Bed Bug Epidemic
Britain is under threat from the bed bug – an insect that was once almost completely eradicated from our shores in the 1950s, but is now back with avengeance.
An epidemic of bedbugs is sweeping the nation, fuelled by air travel and warmer summers leading to the number of infestations soaring by 500 per cent in the last two years.
Cities such as Cambridge and Peterborough have taken the brunt of the epidemic because of the large number of people on the move every day.
The increase is largely attributed to the huge expansion in air travel, coupled with global warming, which has brought millions of bed bugs into the country on travellers’ clothes and in their suitcases.
Bedbugs are red and brown in colour and are about the same size as an apple pip. They feed on human blood by piercing the skin, sucking up four times their own body weight in 15 minutes. The insects, whose bites cause itching, were virtually eradicated in the 1950s, but now we are seeing a surge in the number of calls from homes with bed bug infestations.
Many people think the spread of bedbugs is caused by bad hygiene – but that’s a common misconception. Dirty houses will make infestations harder to remove, but they are actually spread by many of the richer people in society because they travel more. They are also spread on public transport because people sit very close to each other, so you need to be a little cautious when sitting down.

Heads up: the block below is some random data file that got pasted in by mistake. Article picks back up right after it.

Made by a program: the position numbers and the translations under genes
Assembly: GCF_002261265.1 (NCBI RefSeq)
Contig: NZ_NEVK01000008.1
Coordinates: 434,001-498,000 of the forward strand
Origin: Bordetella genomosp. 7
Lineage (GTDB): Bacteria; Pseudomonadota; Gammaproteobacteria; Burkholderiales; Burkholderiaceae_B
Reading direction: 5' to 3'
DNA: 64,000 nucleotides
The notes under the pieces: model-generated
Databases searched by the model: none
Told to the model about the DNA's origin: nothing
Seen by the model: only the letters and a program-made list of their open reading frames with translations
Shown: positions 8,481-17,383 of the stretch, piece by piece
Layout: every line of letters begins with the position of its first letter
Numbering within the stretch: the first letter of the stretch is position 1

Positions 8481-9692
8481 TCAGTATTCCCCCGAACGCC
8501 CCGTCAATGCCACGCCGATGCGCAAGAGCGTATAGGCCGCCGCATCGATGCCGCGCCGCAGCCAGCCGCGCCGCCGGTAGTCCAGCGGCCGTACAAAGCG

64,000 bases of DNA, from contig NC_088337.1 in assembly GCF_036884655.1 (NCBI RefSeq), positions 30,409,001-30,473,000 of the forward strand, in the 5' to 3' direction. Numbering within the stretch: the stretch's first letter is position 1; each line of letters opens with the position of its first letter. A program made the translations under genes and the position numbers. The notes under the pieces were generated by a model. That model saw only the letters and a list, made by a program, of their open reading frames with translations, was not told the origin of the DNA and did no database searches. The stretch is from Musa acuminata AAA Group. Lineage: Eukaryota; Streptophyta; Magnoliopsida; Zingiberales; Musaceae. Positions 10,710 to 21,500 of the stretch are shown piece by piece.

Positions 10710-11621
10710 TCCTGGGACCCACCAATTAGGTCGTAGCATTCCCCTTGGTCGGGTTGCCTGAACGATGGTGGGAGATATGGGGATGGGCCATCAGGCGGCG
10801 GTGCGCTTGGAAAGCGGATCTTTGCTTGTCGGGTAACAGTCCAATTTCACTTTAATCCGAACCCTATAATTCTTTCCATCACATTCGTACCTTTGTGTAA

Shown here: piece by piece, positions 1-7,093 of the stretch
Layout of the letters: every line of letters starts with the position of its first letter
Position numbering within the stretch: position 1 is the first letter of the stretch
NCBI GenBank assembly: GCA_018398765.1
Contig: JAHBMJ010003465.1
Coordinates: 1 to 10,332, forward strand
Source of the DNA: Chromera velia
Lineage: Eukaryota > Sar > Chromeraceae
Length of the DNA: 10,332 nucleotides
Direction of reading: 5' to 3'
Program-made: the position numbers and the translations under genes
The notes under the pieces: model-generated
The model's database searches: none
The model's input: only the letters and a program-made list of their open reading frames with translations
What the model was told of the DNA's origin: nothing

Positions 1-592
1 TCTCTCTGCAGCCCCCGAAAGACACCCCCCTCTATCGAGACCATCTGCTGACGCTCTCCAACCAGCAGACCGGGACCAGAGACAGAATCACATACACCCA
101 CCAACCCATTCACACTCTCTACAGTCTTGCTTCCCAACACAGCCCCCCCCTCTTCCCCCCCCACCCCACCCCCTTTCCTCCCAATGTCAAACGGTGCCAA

If people’s homes are badly hit, they’ll carry bed bugs on their clothes. If they sit on public transport, they’ll leave the bugs behind when they get up and the next person will get a dose.
Bedbugs are notoriously hard to spot because they hide in mattresses or in cracks in flooring or walls and come out to feed between 1am and 5am. And we advise vacuuming mattresses and cleaning regularly to keep them at bay.
What is clear is that it is imperative to get this epidemic under control before the bed bug population spirals any further.